Reflecting on repurposing


Here we outline the benefits of repurposing and discuss some of our favourite projects to date.

Morrow + Lorraine are supporters of the RetroFirst initiative, we strive to maximise the potential of pre-existing buildings, and reduce waste wherever possible.
“We are a practice expert in repositioning, re-imagining and rethinking buildings, places and spaces to better suit the environment, context and ultimately those who use them.”

The “repurposing” of old buildings, that is – the reuse of buildings that have outlived their original purpose – is an important aspect of sustainable development. By minimising on-site waste and new foundation requirements, repurposing can drastically reduce the carbon footprint of a project. It also serves to preserve historic buildings and their distinct features that might otherwise be lost. LETI’s hierarchy for embodied carbon reduction encompasses the link between repurposing and reducing emissions. The quote below from Max Fordham’s Net Zero Carbon Guide outlines the necessity of retrofitting and repurposing:

“The embodied carbon associated with the construction of a typical new building can be equivalent to 20 years worth of its operational carbon emissions, in the future as our new buildings tend towards ultra low operational energy consumption, then this could conceivably stretch to 40 years.”
Heirachy for Embodied Carbon, adapted from LETI

Repurposing at Morrow + Lorraine

Many of our projects involve the repurposing of old buildings, from an Art Deco office building (133 Whitechapel), to the former Cordon Blue cookery school (116 Marylebone Lane),  Morrow + Lorraine strives to reduce embodied carbon emissions wherever possible, whilst preserving the cultural heritage of historic buildings. Some of our favourite repurposing projects are detailed below:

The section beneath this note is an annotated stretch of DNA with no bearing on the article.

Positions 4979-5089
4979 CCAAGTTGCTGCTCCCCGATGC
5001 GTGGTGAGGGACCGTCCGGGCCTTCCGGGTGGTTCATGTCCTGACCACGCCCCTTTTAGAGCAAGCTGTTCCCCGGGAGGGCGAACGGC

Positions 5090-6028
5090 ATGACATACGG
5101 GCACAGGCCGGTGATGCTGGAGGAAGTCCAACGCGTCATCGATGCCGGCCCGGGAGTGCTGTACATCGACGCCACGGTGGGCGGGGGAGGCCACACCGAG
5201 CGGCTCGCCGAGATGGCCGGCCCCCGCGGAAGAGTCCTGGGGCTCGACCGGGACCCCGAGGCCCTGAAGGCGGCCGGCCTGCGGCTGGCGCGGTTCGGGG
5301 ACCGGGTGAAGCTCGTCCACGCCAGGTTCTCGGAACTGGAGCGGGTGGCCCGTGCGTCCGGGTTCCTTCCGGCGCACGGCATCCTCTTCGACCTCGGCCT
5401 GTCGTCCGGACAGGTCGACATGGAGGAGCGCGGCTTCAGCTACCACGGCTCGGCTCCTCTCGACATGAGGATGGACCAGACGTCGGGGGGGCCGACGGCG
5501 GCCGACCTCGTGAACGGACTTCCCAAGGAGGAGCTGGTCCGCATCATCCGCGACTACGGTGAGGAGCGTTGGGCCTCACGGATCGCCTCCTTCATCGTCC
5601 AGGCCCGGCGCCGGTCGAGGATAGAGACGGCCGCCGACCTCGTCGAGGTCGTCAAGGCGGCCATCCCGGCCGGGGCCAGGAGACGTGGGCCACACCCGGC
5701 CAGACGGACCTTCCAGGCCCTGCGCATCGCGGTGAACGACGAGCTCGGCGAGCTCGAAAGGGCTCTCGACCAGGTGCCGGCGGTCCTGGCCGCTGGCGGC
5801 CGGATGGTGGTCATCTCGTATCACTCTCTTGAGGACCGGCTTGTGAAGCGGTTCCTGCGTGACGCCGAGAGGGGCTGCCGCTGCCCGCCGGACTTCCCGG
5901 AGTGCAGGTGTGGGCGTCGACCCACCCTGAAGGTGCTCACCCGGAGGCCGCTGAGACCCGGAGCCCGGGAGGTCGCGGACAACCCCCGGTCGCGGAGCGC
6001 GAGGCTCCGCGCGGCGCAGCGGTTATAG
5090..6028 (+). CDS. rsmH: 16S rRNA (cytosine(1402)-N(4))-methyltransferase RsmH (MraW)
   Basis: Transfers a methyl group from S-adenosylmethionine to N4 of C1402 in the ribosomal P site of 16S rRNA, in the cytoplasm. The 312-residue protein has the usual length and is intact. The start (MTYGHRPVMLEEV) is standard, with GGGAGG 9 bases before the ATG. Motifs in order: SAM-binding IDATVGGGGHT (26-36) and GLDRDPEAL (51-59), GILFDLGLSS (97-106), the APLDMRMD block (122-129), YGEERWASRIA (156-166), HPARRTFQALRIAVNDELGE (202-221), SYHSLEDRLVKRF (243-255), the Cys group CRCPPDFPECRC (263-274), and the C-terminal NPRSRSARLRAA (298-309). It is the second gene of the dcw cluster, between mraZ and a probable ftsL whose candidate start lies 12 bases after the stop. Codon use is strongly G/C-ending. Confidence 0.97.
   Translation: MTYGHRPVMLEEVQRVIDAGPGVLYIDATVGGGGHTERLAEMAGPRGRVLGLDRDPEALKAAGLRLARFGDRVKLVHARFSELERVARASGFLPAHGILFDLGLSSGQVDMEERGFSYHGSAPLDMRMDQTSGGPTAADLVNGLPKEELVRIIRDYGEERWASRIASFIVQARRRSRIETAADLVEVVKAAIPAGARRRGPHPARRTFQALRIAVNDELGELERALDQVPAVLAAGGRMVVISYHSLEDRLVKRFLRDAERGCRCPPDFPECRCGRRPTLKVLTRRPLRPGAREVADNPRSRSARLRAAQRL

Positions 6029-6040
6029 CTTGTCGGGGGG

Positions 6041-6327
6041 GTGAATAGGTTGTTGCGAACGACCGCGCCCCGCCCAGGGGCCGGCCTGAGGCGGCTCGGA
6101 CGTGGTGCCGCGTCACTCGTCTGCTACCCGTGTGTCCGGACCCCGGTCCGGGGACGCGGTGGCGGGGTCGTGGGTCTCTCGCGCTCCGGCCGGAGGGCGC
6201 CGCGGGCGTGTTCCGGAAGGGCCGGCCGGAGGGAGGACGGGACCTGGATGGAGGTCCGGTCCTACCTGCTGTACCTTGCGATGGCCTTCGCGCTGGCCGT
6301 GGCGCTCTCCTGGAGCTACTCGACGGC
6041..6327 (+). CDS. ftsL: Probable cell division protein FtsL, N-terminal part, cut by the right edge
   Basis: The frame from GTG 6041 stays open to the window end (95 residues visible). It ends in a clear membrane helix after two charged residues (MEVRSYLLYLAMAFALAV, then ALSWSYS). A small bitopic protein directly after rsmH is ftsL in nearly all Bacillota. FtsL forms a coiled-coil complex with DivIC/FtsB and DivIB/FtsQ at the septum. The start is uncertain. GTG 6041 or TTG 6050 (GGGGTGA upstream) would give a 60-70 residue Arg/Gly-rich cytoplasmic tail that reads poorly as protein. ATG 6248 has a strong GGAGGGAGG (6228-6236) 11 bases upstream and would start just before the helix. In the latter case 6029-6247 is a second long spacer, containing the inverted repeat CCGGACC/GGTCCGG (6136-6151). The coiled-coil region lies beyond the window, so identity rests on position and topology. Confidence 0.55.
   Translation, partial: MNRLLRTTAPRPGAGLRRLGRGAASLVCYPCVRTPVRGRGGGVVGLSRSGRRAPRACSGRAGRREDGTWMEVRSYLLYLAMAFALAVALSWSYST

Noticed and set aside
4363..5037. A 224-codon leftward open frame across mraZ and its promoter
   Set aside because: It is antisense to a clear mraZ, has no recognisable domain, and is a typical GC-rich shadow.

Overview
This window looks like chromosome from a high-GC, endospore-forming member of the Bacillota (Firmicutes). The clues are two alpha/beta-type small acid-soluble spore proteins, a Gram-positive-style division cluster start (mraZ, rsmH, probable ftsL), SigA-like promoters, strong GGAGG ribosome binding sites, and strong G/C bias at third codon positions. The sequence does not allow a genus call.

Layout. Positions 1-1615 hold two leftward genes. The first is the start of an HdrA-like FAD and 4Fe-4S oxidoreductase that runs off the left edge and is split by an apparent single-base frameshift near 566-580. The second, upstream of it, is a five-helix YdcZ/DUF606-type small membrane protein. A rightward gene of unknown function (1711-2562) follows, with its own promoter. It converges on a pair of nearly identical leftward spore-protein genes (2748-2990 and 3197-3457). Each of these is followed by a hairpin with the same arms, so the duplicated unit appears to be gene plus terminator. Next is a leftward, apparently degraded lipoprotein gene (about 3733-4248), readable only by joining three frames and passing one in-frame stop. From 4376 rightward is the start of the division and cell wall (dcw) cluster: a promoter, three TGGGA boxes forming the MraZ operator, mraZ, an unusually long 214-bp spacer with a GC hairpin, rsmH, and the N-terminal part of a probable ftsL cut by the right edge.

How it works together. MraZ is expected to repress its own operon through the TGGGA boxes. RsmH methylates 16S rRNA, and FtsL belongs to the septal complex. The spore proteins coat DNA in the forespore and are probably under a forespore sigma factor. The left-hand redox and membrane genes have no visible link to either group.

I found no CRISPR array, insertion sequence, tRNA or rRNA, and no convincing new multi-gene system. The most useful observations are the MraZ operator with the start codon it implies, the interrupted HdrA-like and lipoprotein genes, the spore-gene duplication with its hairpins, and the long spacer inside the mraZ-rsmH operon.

116 Marylebone Lane

The renovation of the façade and restoration of the original brickwork & shopfront turned this once D1 Non-residential institution into B1 offices.

“This sensitive extension and refurbishment retained key features of the original Art-Deco building, enhancing the existing built fabric whilst maximising the impact of the new design proposals: improving the available workspace, increasing the floor area and enlivening the public realm. A minimal aesthetic and a refined material palette, inspired by the original building, were selected to attract occupiers from the creative industries, not previously found within the area.” – John Harkness, Senior Associate

CP Hart Flagship Showroom

The redesign of this brick-arched showroom saw the incorporation of a new generous café space, and an overall expansion of 570 sqm – making it the largest high-end bathroom destination in the UK.

“The CP Hart Showroom was formed within a series of brick arches beneath the Waterloo Station railway tracks. Through the clever use of natural materials, low-energy air-conditioning systems and ingenious plumbing a dark, damp and stale subterranean experience was transformed into one that was inviting, dramatic and atmospheric.” – JJ Lorraine, Director

133 Whitechapel

This beautiful 1930s Art Deco building was refurbished and redeveloped from a D1 space to B1 office co-working accommodation and remains one of the most eye-catching buildings on Whitechapel High Street.

“At 133 Whitechapel a triple story light shaft was inserted to bring daylight into the lower levels vastly improving peoples experience of working in the building. Landscaped roof terraces, courtyards and patios were provided with native tree planting and wildlife friendly shrub and herbaceous planting to foster ecology and enhance biodiversity in the City.” – JJ Lorraine, Director

For more information please get in touch at